The Chinese government has been making bold announcements about the future of its space program — space stations, Mars rovers, Moon landings, the whole shebang. And in addition to being of note space-wise, the country’s plans have some pretty interesting political implications.
To Build evokes IBM Watson’s ability to extract implicit connections from explicit concepts within text, revealing the fundamental building blocks of cognitive technologies – their ability to think like humans.
Molecular architects: how scientists design new materials
by Gregory McColm
When Thomas Edison wanted a filament for his light bulb, he scoured the globe collecting thousands of candidates before settling on bamboo. (It was years before people were able to make tungsten work properly.) That’s our traditional way of getting materials. We picked up stones for axes, chopped wood for housing and carved tools out of bone.
Then we learned to synthesize new materials out of old ones, like shaping clay into bricks or pots and baking them into stone. Plastics entered our repertoire as a concoction of cotton, acid and wood tar.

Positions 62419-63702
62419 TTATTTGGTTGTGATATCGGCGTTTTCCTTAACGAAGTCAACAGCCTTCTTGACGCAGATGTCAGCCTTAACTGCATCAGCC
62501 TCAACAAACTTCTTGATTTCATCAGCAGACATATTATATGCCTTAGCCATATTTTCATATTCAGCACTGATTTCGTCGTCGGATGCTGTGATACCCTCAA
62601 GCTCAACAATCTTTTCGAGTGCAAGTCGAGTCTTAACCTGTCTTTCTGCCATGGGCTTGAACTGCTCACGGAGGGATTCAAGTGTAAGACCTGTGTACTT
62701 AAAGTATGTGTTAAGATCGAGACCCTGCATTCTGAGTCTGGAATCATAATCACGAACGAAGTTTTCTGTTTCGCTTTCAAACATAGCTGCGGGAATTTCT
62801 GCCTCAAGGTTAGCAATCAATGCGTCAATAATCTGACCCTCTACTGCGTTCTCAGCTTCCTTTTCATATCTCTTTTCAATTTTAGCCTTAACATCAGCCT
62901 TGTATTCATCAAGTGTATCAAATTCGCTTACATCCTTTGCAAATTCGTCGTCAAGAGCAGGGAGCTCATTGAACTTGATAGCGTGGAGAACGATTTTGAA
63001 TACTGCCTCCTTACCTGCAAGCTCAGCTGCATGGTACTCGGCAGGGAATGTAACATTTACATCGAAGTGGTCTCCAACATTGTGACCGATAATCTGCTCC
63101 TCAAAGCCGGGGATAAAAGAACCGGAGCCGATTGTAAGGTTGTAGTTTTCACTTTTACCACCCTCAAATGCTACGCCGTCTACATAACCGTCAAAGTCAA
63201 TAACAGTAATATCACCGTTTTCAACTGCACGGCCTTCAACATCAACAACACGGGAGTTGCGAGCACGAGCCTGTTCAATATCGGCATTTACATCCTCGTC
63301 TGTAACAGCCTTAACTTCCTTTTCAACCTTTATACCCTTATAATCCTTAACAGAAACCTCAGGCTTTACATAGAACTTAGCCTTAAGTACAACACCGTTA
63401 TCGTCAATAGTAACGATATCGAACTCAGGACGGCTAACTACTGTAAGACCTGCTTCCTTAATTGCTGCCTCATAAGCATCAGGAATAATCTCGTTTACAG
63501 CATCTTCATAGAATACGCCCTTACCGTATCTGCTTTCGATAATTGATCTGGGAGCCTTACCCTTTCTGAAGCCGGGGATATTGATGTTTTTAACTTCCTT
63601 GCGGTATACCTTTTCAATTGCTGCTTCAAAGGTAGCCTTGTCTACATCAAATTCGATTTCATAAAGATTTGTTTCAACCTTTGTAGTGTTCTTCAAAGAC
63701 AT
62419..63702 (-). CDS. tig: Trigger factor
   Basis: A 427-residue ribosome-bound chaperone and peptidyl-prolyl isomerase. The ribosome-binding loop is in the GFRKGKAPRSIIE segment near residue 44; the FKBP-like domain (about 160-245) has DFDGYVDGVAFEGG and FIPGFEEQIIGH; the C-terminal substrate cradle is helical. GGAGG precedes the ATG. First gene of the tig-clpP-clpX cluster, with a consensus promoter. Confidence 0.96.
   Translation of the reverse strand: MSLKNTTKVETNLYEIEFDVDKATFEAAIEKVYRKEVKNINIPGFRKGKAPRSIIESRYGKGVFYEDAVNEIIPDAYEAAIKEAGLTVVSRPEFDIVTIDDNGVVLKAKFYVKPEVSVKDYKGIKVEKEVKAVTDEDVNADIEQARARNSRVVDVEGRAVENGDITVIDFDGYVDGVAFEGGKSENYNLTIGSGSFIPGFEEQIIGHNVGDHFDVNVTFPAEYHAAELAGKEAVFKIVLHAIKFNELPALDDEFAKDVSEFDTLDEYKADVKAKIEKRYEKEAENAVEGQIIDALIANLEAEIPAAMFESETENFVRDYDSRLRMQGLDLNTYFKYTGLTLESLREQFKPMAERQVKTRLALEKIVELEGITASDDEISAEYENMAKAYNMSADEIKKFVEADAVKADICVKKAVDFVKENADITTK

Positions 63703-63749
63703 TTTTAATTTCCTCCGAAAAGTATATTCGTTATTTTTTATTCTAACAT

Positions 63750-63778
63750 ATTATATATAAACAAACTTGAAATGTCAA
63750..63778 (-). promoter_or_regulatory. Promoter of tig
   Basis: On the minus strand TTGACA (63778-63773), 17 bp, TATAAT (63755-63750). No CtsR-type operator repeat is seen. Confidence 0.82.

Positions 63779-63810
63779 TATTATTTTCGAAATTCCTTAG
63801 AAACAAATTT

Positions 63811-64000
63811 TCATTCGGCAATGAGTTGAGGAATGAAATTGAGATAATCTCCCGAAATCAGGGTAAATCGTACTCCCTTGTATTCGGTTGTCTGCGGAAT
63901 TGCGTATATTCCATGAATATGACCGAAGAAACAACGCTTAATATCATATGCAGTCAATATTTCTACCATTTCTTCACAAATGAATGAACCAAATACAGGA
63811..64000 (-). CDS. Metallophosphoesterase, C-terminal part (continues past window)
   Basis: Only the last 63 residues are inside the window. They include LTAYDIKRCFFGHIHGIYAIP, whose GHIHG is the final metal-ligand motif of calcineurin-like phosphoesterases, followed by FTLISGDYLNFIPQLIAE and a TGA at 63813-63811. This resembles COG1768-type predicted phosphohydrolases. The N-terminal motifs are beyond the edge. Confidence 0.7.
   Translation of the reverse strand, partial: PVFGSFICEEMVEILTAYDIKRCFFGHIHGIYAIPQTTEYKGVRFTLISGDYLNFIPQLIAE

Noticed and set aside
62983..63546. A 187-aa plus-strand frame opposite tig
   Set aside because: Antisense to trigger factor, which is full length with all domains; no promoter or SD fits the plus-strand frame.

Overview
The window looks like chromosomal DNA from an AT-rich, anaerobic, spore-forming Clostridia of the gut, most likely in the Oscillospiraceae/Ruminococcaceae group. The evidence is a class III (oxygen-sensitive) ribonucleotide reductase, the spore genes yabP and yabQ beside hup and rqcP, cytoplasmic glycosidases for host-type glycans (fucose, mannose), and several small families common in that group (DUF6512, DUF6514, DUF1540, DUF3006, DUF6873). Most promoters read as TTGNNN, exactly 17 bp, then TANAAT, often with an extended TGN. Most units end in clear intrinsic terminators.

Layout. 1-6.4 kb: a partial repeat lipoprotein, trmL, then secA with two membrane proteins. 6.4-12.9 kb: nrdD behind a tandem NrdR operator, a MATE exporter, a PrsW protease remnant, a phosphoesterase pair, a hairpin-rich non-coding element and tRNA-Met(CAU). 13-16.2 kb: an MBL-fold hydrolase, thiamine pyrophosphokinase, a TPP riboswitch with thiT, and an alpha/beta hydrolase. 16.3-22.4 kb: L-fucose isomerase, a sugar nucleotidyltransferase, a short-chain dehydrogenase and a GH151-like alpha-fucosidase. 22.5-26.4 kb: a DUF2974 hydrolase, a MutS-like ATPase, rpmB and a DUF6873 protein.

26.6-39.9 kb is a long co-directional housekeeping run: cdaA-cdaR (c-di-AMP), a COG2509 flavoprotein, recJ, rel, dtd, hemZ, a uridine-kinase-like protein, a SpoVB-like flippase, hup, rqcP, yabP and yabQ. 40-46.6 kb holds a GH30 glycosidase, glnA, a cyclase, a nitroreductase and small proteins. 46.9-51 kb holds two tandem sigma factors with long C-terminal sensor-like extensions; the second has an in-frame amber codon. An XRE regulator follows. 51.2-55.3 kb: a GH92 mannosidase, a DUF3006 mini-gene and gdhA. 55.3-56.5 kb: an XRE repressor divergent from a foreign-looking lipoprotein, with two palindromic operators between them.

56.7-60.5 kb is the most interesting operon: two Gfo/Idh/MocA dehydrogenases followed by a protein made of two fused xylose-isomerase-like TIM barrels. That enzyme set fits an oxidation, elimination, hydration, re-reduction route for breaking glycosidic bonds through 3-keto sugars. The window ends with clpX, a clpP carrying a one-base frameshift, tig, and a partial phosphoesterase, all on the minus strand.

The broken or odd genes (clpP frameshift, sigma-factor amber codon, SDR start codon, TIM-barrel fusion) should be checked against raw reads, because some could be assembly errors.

Much of the quest for novel materials has moved into science labs. The search is more efficient than when Albertus Magnus (allegedly) synthesized the Philosopher’s Stone, but the game is still intelligent serendipity. We try combinations of ingredients, combinations of heating, mixing and other processes, and hope that one of them works. During the last few decades, a scaled-up, highly organized and automated search system called “combinatorial chemistry” has produced new drugs and materials including automotive coatings, hydrogen storage materials, materials for solar cells, metal alloys and organic dyes.
Architects and engineers do not wait on search or serendipity to produce a novel bridge that doesn’t collapse under a 10-ton truck. They use established principles, paper and pencil (and software) to produce a design that they can confirm, by computation and deduction, will meet the necessary specifications. Today’s chemists and materials scientists are taking a similar approach, pushing forward a materials revolution.
Finding a quality home cinema with decent features and fine performance at a reasonable price on the growing projector market may not be as easy as it may seem at first sight. But you need not worry, because we’ve done the work for you – and we proudly present to you Epson PowerLite Home Cinema 2000, one of the two home entertainment projectors recently introduced by the famous producer of electronic imaging and information equipment.
Technology was soon introduced to the wizarding world after the second wizarding war. The next generation grew with the knowledge of many muggle objects such as a ‘cellular phone’ or the ‘television set’. They weren’t more familiar with these concepts than their magical equivalents, but these objects weren’t alien to them either.